Clarifying climate change adaptation responses for scattered trees in modified landscapes
Article first published online: 23 FEB 2011
© 2011 The Authors. Journal of Applied Ecology © 2011 British Ecological Society
Journal of Applied Ecology
Volume 48, Issue 3, pages 637–641, June 2011
How to Cite
Breed, M. F., Ottewell, K. M., Gardner, M. G. and Lowe, A. J. (2011), Clarifying climate change adaptation responses for scattered trees in modified landscapes. Journal of Applied Ecology, 48: 637–641. doi: 10.1111/j.1365-2664.2011.01969.x
- Issue published online: 13 MAY 2011
- Article first published online: 23 FEB 2011
- Received 15 September 2010; accepted 21 January 2011 Handling Editor: Mick McCarthy
- climate change;
- gene flow;
- landscape management;
- scattered trees;
- seed sourcing
1. Many studies have investigated adaptation to climate change. However, the term ‘adaptation’ has been used ambiguously and sometimes included parts of both classic evolutionary processes and conservation planning measures (i.e. human-mediated adaptation).
2. To reduce ambiguity, we define three classes of evolutionary processes involved in adaptation – migrational, novel-variant and plasticity. Migrational adaptation describes the process of redistribution of standing genetic variation among populations. Novel-variant adaptation describes the increase in frequency of beneficial, new genetic variants. Plasticity adaptation refers to adaptive plastic responses of organisms to environmental stressors. Quite separately, human-mediated adaptation aims to maintain these evolutionary processes.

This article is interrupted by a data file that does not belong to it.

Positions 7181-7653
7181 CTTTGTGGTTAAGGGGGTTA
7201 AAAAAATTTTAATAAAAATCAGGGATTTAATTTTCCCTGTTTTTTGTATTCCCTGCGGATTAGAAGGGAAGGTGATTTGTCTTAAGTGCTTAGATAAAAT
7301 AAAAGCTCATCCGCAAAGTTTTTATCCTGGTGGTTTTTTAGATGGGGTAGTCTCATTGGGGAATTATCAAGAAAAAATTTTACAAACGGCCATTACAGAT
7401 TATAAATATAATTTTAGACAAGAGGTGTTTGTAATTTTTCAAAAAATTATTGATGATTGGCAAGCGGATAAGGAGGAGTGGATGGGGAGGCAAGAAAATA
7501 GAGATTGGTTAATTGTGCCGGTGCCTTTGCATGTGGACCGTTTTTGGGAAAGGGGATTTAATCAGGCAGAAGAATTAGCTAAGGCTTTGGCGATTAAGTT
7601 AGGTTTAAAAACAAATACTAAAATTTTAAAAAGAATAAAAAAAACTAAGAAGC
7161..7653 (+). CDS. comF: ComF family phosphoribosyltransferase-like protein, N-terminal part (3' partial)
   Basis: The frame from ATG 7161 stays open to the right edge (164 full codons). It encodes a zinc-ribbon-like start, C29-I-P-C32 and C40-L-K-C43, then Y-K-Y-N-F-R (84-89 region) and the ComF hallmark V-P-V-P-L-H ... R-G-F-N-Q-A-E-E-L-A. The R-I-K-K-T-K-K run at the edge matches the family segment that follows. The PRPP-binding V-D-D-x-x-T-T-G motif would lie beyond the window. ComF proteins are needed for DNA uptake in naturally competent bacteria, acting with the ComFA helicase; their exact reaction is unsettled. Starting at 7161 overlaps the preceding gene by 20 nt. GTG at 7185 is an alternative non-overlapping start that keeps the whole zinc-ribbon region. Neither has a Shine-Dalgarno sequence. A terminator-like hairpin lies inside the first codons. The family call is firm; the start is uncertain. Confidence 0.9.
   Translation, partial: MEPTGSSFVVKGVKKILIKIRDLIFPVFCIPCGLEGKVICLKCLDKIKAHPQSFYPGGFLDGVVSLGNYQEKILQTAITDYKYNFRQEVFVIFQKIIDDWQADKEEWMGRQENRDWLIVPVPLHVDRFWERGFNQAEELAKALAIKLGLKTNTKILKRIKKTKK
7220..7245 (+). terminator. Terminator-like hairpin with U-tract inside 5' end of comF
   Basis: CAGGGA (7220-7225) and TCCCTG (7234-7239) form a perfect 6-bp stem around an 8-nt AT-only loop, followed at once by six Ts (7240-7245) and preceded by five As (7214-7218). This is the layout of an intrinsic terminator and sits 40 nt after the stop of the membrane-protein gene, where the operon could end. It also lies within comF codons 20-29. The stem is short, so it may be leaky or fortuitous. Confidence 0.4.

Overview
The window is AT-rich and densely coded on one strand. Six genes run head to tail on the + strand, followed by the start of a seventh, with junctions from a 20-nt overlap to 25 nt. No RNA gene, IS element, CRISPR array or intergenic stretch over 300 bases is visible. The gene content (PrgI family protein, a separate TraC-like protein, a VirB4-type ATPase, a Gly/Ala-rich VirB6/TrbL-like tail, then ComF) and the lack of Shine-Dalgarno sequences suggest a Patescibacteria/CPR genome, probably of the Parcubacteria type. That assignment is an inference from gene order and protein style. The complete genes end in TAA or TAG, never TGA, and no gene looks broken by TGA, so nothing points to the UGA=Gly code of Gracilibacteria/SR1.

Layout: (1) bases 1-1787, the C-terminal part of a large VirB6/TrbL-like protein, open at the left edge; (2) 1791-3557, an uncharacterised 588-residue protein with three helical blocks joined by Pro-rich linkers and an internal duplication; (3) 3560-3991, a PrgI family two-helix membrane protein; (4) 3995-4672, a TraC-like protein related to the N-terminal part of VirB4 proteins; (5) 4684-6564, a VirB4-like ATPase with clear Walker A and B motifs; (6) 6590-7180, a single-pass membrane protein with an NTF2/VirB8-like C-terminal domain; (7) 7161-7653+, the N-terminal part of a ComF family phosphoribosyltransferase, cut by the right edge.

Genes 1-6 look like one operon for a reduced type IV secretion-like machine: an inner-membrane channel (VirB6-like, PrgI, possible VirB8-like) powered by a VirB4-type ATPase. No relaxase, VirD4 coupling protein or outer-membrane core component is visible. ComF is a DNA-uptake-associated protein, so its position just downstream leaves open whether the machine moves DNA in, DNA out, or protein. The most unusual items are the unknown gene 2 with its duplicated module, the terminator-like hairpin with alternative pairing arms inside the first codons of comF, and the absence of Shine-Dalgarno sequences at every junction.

3. Whilst the role of scattered trees in migrational adaptation of fauna may have been neglected in the past, their capacity to assist migrational adaptation of trees has been previously documented. However, their role in novel-variant and plasticity adaptation is generally unrecognised, and warrants further attention.
4. Synthesis and applications. By defining different aspects of adaptation carefully, we show that scattered trees should not be cleared since they may facilitate gene flow across fragmented landscapes. However, they should be avoided as dominant seed sources since their stock may be of poor quality.